This is the only appearance of Lt. Cmdr. Sarah MacDougal as Chief Engineer. After this episode, Lt. Cmdr. Argyle would be Chief Engineer, followed by Lt. Logan. Geordi took over the position when the second season commenced.
When Troi heads to Engineering, she refers to Riker as "Bill." This is the first time in the series anyone has called the second-in-command by that particular variation of his first name. Troi later calls him by it again in Star Trek: The Next Generation: Haven (1987).
George Takei said in his autobiography, To The Stars, that he thought this episode was a total copy of one of the best Star Trek (1966) original series episodes (Star Trek: The Naked Time (1966)), that it was unoriginal, and it was like seeing "young children putting on their parents' clothes and trying to act like grown-ups."
When Riker and Data are looking at the view-screen showing the Tsiolkovsky's bridge with the blown-out hatch, you can see a plaque just behind Data with the name of the ship written in Russian Cyrillic text. This is the only instance in any Star Trek series where the ship's name is displayed in a language other than English.
During the scan of the records, we quickly see a bird (Parrot) with a barely distinguishable human head (Gene Roddenberry's) on a perch wearing a Starfleet uniform, complete with insignia. This is a reference to Gene's fan inspired nickname, "The Great Bird Of The Galaxy."
A major plot point of this episode is Wesley's "invention" of a re-pulser beam which is treated as an ingenious idea. However in the original Trek episode Star Trek: Who Mourns for Adonais? (1967) when the Enterprise is being held in a force field, Kirk orders Sulu to modify their tractor beams to repel against the field. So Wesley's idea was not as out of the box as it appears to be.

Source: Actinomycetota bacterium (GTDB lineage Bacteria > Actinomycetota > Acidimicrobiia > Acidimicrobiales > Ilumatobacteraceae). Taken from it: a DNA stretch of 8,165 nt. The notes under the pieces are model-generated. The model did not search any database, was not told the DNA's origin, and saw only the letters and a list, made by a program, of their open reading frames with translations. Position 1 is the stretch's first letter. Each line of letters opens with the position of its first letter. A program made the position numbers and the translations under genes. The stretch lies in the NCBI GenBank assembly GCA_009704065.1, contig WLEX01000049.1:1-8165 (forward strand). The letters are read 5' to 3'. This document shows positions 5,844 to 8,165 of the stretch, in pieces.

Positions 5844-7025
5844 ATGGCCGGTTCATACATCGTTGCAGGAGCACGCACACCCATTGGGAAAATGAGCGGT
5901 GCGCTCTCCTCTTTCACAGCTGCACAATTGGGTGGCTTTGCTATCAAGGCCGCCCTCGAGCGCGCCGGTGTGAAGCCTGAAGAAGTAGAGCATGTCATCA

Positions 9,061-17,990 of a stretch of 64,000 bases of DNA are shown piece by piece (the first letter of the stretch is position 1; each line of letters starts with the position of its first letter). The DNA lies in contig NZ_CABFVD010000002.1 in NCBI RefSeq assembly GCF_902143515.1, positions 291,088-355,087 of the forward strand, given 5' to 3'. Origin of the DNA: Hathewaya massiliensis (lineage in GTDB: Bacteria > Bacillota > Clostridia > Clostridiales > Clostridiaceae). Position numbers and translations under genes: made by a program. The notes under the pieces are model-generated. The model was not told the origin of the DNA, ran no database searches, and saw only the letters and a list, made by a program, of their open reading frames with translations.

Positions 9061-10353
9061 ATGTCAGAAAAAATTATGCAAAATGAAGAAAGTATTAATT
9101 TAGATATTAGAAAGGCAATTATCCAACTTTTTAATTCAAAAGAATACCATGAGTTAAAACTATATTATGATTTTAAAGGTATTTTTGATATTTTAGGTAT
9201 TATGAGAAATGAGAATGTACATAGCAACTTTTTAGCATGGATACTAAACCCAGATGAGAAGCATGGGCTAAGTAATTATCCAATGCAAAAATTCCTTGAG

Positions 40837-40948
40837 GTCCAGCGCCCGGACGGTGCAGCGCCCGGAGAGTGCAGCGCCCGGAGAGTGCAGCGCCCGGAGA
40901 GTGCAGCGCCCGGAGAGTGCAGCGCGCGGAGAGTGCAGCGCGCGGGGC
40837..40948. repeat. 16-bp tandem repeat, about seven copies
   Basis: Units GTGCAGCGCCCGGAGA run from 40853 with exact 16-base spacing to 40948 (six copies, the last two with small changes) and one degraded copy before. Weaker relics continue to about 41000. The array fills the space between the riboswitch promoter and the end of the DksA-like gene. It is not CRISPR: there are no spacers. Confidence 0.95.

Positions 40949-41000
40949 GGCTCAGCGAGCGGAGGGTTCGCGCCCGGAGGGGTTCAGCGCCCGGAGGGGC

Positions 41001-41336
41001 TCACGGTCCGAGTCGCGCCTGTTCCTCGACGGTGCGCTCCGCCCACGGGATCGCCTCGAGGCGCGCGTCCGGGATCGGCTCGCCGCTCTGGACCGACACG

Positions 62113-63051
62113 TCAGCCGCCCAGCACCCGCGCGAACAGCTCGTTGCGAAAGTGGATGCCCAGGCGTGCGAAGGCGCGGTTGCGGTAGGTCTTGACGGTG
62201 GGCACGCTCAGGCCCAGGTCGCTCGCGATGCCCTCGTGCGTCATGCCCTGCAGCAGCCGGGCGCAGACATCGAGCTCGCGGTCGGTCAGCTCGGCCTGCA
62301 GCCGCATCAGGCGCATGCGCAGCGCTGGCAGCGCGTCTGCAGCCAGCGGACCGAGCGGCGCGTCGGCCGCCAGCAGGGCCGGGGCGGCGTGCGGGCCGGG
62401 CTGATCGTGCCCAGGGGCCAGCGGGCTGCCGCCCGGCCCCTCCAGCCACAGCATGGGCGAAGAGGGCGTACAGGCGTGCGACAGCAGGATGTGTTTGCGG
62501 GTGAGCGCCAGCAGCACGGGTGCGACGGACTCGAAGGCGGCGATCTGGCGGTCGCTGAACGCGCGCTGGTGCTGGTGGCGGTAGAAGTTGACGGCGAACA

The limerick that Data quotes, was written by Star Trek (1966) writer David Gerrold. The complete version of the limerick can be found in the third book of his War Against the Chtorr series: A Rage for Revenge.
The story went through various stages of wackiness in its early rewrites. At least one draft played it more seriously, using the polywater virus as an opportunity to explore the new characters and what makes them tick (as per Star Trek: The Naked Time (1966)), but the shooting script dropped most of this character background in favor of massive amounts of comedy instead.
According to Wil Wheaton, Jonathan Frakes sharply criticized this episode, going so far as to calling it the worst episode he ever did, saying he felt "totally ashamed" by it. However, while recalling the first season (at a time near the end of the series), Frakes noted on how much greater the chances the writers took on the show than they did at the end of the series. In contrasting Star Trek: The Next Generation: Skin of Evil (1988), which he described as "absurd" and one of that season's "misses", he described this episode as "great" in as far as it being "the episode which we've never done anything quite like where everyone got drunk and horny. That was risky."